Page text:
– ensuring the direction of your core functions aligns with the long-term strategy?
Planning is the integration point within the organization. It needs to solve other people’s challenges and result in connections that makes other teams more successful in their work.
As a planner, there’s a unique opportunity to make change within your organization that few others have the latitude to do.
Everyone thinks differently, and certainly not everyone is a process junkie (the way I am). I feel like to understand the intricacies of something complex you have to be able to create a visual representation of the concept, if for no other reason that purposes of communication. This is the only way to ensure everyone sees it the same way. You know you have a good diagram when you show it to someone and they start thinking through that framework. Having said all that, I ask the question, “What is at the core of your planning model?”
More and more, we’re finding success in the implementation of a planning model where environmental trends/forces and analysis drives the decision making of the company. We already know that planning has to be ongoing, fluid and tangible in order to create the outcomes you want from it. What we don’t often see, is an underlying process that supports the engagement of the organization to create an outcome where collective best thinking occurs.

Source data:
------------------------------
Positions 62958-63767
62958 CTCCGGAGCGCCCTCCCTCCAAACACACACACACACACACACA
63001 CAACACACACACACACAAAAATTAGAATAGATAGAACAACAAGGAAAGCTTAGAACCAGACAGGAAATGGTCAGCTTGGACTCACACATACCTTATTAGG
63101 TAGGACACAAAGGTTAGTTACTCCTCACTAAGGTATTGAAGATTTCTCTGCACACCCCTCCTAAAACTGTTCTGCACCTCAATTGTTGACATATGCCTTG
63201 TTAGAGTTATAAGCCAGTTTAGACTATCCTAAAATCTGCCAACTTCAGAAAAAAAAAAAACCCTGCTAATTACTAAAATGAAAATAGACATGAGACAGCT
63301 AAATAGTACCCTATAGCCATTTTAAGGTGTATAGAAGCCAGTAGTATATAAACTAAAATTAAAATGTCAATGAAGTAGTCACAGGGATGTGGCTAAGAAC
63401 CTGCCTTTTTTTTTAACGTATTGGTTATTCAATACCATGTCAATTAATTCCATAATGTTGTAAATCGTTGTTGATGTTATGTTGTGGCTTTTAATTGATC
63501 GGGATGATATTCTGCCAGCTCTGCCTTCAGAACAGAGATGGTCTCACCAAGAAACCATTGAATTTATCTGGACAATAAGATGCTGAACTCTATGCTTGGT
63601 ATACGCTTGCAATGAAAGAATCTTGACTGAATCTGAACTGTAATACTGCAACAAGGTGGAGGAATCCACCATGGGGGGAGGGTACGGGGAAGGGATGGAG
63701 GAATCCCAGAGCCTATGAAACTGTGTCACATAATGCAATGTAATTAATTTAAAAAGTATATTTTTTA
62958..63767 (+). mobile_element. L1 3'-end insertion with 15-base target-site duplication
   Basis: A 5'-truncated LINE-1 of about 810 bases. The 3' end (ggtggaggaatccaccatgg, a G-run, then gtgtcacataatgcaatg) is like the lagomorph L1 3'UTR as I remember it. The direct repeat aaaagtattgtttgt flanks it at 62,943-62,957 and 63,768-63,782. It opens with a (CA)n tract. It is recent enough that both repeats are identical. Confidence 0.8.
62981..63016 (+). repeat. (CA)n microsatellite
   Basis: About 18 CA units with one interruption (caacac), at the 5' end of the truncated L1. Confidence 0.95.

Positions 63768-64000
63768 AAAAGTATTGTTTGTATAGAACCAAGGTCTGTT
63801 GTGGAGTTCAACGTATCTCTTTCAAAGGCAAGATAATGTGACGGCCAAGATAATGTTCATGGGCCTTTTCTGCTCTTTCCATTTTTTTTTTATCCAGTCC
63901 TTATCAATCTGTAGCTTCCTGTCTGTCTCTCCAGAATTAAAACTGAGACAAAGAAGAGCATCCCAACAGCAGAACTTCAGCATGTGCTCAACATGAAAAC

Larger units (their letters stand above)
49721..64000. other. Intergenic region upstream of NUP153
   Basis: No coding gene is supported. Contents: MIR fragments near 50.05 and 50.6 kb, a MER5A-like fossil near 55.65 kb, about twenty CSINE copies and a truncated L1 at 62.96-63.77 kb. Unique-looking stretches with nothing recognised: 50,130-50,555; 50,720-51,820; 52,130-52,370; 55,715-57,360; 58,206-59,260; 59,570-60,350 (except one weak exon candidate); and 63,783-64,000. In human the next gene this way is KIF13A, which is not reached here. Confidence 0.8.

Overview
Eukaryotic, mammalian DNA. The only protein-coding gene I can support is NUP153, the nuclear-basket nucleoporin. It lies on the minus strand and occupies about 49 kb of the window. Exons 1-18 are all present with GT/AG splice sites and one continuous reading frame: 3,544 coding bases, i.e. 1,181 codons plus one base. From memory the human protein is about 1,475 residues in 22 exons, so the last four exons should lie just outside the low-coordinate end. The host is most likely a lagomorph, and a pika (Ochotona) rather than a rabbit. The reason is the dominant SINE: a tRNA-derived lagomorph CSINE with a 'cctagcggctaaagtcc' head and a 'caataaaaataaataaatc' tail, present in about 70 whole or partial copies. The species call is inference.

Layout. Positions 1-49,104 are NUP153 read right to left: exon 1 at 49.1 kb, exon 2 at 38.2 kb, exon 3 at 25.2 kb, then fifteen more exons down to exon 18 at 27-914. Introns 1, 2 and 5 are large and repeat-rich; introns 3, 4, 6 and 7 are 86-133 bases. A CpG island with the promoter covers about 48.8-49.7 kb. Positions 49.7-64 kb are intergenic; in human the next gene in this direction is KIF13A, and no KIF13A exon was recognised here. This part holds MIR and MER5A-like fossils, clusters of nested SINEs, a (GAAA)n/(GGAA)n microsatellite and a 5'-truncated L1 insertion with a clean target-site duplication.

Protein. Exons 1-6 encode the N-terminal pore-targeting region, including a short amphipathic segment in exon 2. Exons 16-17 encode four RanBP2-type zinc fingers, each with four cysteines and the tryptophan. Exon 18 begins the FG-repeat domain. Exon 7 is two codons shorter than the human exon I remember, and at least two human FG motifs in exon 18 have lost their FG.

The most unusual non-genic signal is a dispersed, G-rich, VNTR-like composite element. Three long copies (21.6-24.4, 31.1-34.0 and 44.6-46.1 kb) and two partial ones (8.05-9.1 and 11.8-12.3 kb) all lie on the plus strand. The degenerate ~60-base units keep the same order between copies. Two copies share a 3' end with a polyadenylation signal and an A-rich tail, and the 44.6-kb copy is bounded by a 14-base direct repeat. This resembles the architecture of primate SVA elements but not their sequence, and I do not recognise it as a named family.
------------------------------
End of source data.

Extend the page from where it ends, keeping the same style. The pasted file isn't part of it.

Short to mid-term strategic decision making occurs at the intersection of clear long-term strategy and a firm grasp of the implications of the existing and emerging environment. This view of the environment impacts not only the direction, but your ability to truly align the organization to that direction as well as monitor the ongoing relevance of your current-year initiatives and quality of implementation approach. Every industry changes at a different pace, but companies that don’t create or at least understand emerging trends quickly find themselves being outpaced by companies that do.
I’ll close with a few questions that should get you thinking about your planning process, and where you may need to take it next:
What information drives your organization’s decision making?
Does it feel natural and fluid?
Do people naturally want to engage or does it feel mechanistic?
How do you engage employees in the planning process of your organization?